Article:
DENVER (AP) — The Denver Post collected the thoughts and sentiments from families who suffered the loss of a loved one or who survived the Columbine shootings on April 20, 1999 for those still reeling from the shootings in Newtown, Conn. The shootings Dec. 14 killed 20 first-graders, six school staff and faculty, as well as the gunman’s mother. The gunman committed suicide.
The collection by the Post (http://bit.ly/TKF8sI ) was published Saturday under the headline: ‘‘Condolences from Columbine.’’
Be gentle with yourself... one breath at a time... one step at a time. You are on a lifelong journey, each of you will travel your own road. Don’t let anyone tell you how to grieve or deal with your emotions. You alone will decide how to heal.
You won’t forget, you will learn a new ‘‘normal.’’
Our hearts go out to your families. We lived it, we know what you’re facing. If there’s anything we could do to ease the pain, we would. Our prayers go out to you, that God sends comfort and strength. If we could be there with you, we would give you hugs.
Hugs work miracles.
— Al and Phyllis Velasquez, parents of Kyle Velasquez, who died at Columbine High School
Be prepared for and accept the stages of grief you will hear about, because it’s natural. Accept that you and others around you may grieve differently — and there’s nothing wrong with that. Don’t let it be a conflict.
When the right time comes, bond with those other families because nobody knows what you've been through like they do. Be prepared for some people who will say some insensitive things because some people just don’t know how to handle you.
Honor your child. And think — and I know this is hard to say early on because you should grieve — but as you go on, think about what your child would want for your life. And being unable to get through this would not be what they would want.
I really recommend seeing a grief counselor. Ministers and friends play a role, but I think you need that professional, third-party conversation. Because there may be things you won’t share with your friend or minister or priest. You need to put those things on the table and let them out.
—Tom Mauser, father of Daniel Mauser, who died at Columbine High School.
Having lived through the terrible pain that you are all now experiencing, we know that there are no words that will ease those intense, unrelenting waves of sorrow and unbelief. But, regardless, know that Misty, Chris and I, our nation, and so many others across the globe are grieving with you right now and will not let you journey alone.
Though we will not touch that loved one’s face again in this life, know they will forever reside in our hearts and memories, and will still travel through life with us. Please take comfort in knowing that they knew you loved them without bounds.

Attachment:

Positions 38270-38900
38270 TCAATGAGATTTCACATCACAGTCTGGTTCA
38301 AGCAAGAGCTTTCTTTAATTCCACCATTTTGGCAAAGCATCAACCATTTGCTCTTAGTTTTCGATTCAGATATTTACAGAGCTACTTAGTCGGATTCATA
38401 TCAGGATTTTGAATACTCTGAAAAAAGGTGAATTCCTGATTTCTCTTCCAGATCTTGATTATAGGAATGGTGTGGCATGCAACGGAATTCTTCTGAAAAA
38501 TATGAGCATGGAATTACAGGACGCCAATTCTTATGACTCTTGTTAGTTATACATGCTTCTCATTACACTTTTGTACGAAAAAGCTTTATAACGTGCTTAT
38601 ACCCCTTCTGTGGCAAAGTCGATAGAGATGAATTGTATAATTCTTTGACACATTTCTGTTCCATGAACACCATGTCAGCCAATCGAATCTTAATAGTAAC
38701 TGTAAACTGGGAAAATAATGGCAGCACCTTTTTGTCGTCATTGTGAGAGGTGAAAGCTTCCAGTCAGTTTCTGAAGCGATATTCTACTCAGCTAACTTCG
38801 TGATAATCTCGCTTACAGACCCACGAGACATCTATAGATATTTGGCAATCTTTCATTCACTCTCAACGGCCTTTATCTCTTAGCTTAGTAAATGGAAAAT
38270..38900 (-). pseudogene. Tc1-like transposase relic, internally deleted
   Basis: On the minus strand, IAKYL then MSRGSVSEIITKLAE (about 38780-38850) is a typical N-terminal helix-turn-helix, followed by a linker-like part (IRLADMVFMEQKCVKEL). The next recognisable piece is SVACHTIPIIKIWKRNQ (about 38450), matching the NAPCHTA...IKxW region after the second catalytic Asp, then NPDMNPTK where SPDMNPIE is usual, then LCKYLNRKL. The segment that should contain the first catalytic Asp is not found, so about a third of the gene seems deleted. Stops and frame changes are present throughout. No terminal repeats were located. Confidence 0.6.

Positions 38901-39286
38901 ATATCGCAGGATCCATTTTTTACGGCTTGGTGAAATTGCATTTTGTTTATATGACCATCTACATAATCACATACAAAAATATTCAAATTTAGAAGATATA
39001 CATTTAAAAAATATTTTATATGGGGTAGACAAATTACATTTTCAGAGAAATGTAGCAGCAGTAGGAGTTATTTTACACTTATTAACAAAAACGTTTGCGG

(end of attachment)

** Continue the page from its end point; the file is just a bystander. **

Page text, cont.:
There are so many people who want to do something, to help in some aspect. Allow yourself to be open to all avenues of love, help and compassion — whatever good things people want to do. They come in all forms.
When we lost Cassie, people fed us, reminded us they were still praying for us, that we were still on their minds and hearts. People cut our grass. People gave us resources. That allowed us an extra measure of freedom to really immerse ourselves in our grief, and then begin to work out of it.
And the bottom line: As much as it hurts right now — and we know that feeling too well — it will get better. Life is going to get better. It'll never be the same, but it is going to get better.
Praying for you all,
—Brad, Misty and Chris Bernall, family of Cassie Bernall, who died at Columbine High School
I'm not sure what I'd say to you. I found out that sometimes it’s better for people to say nothing because you’re so deep in pain that you don’t want to hear anything except something that brings your child back to you.
Sometimes it’s just being there — a hand on the shoulder, a gentle hug, a glass of water, or a plate of food. Often there are no words that can help you feel better.
But, if you were to ask me, I would offer this: Over time, the pain becomes less. Over time, although you'll never forget, never get over it, you can move on. And although it seems so distant now, you will feel joy again.
You need to take care of yourselves and the other kids in the family. Accept the support and love of family, friends, and community. It will help you heal and will help them as well.
And, finally, there is no right way to grieve. We all grieve and heal in our own fashion. Do what feels right for you.Continued...